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USF Law School Launches Free Legal Services for Young Entrepreneurs
The University of San Francisco School of Law has launched a new project called the Entrepreneurial Ventures Legal Services Project that aims to provide new entrepreneurs with free legal services. In the project, law students will be working under clinical faculty to provide startups with the range of legal expertise they need, but often fail to access due to shortage of funds.
The Entrepreneurial Ventures project is a collaboration between several clinics of the law school including Investor Justice, Employment Law, Internet and Intellectual Property, and Mediation clinics.
Speaking on the initiation of the project, USF Professor and Project Director Robert Talbot said, “Start-up companies are always unique. From the business plan and management team to the capital resources, the product, and the marketing …..”
The collaborating clinics work on different verticals. The Investor Justice Clinic works on business and securities legal issues; the Employment Law Clinic covers issues ranging from worker rights to employment discrimination; the Internet and Intellectual Property Justice Clinic works with trademarks, copyrights, patents and online business issues; and the Mediation Clinic works to resolve conflicts through alternative dispute resolution.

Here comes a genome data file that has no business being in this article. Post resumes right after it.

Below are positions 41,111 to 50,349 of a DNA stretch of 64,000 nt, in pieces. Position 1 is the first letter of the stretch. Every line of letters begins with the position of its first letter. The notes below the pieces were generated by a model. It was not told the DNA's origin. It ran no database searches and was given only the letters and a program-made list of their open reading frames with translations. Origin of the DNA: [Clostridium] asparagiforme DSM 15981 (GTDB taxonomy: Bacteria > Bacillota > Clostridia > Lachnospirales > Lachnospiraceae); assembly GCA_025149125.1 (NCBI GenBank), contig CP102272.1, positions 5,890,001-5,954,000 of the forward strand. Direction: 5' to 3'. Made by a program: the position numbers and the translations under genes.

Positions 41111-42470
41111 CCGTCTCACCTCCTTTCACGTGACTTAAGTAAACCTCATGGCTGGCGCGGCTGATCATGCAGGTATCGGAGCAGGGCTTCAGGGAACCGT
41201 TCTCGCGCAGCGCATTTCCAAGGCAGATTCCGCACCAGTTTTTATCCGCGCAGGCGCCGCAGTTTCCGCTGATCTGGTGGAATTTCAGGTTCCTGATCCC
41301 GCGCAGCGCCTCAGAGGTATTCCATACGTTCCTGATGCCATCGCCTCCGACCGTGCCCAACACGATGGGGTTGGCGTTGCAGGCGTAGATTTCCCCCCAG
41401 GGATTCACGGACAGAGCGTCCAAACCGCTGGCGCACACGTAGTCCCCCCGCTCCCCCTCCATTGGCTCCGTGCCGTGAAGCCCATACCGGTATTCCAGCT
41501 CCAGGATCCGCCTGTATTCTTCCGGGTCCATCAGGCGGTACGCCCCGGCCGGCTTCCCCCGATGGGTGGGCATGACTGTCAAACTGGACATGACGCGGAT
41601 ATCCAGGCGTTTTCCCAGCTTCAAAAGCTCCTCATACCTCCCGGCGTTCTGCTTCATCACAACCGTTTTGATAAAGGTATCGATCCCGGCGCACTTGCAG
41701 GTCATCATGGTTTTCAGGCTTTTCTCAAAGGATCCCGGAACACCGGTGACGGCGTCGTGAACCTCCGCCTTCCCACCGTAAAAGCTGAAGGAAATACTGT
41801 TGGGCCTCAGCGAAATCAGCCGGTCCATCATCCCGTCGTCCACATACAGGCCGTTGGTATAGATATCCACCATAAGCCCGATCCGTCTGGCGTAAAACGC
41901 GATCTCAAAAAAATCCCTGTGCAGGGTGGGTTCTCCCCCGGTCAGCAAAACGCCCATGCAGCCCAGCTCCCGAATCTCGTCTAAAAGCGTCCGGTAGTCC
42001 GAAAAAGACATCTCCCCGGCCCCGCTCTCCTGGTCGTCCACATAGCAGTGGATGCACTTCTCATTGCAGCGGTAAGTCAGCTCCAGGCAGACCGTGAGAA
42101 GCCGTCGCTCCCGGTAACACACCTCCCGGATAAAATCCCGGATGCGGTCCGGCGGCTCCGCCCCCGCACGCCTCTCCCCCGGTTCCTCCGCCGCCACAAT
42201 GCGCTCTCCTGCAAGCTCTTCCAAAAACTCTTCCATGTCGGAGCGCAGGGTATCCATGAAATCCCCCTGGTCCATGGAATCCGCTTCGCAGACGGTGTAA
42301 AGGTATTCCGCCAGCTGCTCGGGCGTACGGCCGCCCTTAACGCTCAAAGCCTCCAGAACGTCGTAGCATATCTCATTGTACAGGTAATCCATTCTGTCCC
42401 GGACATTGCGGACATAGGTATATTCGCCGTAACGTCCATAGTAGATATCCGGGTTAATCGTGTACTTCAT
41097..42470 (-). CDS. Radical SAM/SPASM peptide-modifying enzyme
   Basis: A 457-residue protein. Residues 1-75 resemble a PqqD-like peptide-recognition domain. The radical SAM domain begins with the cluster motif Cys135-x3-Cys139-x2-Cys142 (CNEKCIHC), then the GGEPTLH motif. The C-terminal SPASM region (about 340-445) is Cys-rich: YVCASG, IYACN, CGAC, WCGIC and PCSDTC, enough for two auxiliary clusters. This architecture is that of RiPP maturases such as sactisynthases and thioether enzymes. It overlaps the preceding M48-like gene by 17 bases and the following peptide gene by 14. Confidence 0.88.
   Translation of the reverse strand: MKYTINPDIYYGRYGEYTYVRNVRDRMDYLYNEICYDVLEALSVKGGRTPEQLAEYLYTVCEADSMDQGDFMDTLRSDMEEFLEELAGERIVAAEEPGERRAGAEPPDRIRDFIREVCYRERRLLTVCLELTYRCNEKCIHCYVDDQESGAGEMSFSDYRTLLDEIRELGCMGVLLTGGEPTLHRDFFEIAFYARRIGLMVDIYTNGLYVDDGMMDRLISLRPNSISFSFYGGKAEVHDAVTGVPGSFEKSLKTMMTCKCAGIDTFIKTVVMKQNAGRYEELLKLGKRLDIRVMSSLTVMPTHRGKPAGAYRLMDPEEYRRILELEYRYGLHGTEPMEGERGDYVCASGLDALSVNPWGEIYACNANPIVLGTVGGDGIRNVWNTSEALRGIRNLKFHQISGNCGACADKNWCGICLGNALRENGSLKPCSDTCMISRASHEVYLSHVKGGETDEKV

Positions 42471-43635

Talbot said “This experience helps students become practice-ready … to hit the ground running as transactional lawyers.”
Currently the new project for entrepreneurs is helping its first clients including a fitness venture and a group of filmmakers. Acceptance of clients is limited and based on several criteria including potential of becoming a sizable employer, potential of providing needed services to the community, financial needs, and the level of complexity of the project and its suitability for students. Nonprofit status is also one of the criteria used to weigh between clients.
Emphasizing the need of legal help to entrepreneurs, Talbot said, “Although San Francisco Bay Area entrepreneurs often have the next great idea, they often need legal expertise to put their business together effectively and within the law’s requirements.”